The British artist Natasha Kissell’s oil paintings pay simultaneous homage to the best designs of both nature and man. Her visions of pastoral perfection, which go on view at London’s Eleven Fine Art Gallery today, include beautifully rendered illustrations of modern and minimalist architecture, which she draws with the clarity and care of a property development brochure. For Kissell, these images of ideal up-to-date domiciles—the clean, strong lines of the buildings always in striking contrast to the opulence of the greenery surrounding them—are a way to update the landscape tradition, but they’re not entirely serious. She sprinkles her work with charming instances of surrealism (like an elephant trudging through the snow in “The Elephant Escapes”) that serve as somewhat wistful reminders that natural splendor and incredible architecture are accessible to most people only in their wildest dreams.
After she stopped interning with David LaChapelle, Hatnim Lee started posting a blog showcasing her startlingly well-composed cell-phone photos and digital snapshots of sushi dinners, staged shots of preening hipsters, and dreamy images of Williamsburg at twilight. The images now form the basis of her solo show at DC’s Transformer gallery (which reinterprets her color-saturated snaps as large-scale prints) as well as the self-titled monograph that accompanies the exhibit. Although books and gallery recognition seem a step up from a blog, Lee attributes her productivity to the inspiration she got online. “I was motivated to get the blog up,” she explains. “I like capturing vulnerable moments. When a subject’s heart shakes hands with mine, it’s like being emotionally rocked by a moment in time.”
Readers of the news often find one source to trust while excluding most others. Whether it’s The Economist, Le Monde, CNN, or The Daily Show, the underlying information may be the same, but the form, spin, and tone determine which we rely on and which we dismiss. “No Letters,” Leigh Clarke’s group show at the Nettie Horn gallery in London, tests that premise. His own work in the exhibit, and his book of the same name, use shock-and-awe-style language to announce mundane good news cribbed from reports in the Hackney Gazette, the scrappy London neighborhood’s local paper. “Cosmo/Babies,” Dick Jewell’s contribution, sends up Cosmopolitan magazine for not printing images of babies by producing a mock-up of Cosmo covers with infant cover-babes. And the eccentric English artist who calls himself Bob and Roberta Smith displays a series of newspaper poems that combine multiple headlines into sweet haiku. The message of the show is loud and clear—don’t trust everything you read.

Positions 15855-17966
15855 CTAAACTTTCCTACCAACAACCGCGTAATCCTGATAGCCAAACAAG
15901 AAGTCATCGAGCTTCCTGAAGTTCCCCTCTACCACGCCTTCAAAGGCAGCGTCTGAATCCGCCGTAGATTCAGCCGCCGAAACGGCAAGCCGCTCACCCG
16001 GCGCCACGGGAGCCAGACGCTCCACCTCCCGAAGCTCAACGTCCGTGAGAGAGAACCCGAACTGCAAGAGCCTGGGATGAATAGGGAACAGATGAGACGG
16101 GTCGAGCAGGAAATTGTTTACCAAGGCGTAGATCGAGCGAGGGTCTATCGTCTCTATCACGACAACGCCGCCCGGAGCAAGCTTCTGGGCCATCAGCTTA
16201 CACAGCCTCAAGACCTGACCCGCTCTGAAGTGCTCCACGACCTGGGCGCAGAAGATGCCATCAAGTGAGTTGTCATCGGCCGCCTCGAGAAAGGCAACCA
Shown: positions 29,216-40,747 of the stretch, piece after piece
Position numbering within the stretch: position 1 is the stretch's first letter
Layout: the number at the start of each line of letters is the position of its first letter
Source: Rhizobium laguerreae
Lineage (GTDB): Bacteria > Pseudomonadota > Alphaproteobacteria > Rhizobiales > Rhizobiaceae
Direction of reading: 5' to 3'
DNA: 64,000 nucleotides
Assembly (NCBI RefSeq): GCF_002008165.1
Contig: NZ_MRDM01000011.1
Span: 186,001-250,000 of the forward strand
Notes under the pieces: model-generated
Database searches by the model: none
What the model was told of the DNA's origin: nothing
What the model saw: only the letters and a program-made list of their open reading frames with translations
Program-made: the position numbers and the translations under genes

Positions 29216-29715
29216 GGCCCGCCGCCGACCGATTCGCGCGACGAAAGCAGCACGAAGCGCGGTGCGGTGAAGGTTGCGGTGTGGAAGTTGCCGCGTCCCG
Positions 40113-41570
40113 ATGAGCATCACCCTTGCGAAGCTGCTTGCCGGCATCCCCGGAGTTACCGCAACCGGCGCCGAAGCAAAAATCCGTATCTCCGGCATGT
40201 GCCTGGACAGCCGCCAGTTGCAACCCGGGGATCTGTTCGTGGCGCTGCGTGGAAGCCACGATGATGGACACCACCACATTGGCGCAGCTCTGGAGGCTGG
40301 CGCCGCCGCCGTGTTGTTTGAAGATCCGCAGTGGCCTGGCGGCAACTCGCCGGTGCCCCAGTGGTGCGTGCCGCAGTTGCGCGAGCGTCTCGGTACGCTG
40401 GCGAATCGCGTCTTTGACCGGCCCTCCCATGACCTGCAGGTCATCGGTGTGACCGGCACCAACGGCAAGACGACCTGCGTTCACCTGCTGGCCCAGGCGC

Style guides may offer recipes for glamour and elegance, but those with native chic know that true style requires originality. Yet the subjects of “Twenty Two,” Los Angeles artist Korin Faught’s first solo show in the city, are even more compelling for not being unique. In her series of drawings and paintings, which opens on Saturday at the Corey Helford Gallery in Culver City, Faught renders stylish young twins and couples who are dressed similarly or identically in her signature muted palette. The unnerving intimacy between her models, whose identities are visibly conjoined, makes them compelling characters whose allure is compounded by their closeness.
With Christies and Sotheby’s doing steady business here, and both the Guggenheim and Louvre primed to set up sister spaces in the United Arab Emirates, Dubai’s two main fairs are quickly joining Frieze, Basel, and the Armory as mandatory stops on worldly artgoers’ calendars. Art Dubai is the more mainstream of the two, while the Creek Art Fair, which is organized by the influential XVA Gallery in one of the city’s oldest traditional building complexes, is more vibrant and intimate. On the roster this year are talks by Rem Koolhaas, Reza Derakshani, and other notables on topics such as censorship, collecting, and construction, as well as screenings of classically controversial films like “Lolita,” “Trainspotting,” and “Blue Velvet” (on tonight: Josef von Sternberg’s “The Blue Angel”). “It is so relaxed, yet so alive,” Dubai-based art advisor Maryam de Richard said when we asked her about the region. “People think everything is so conservative here, but it isn’t. This atmosphere is the real Dubai.”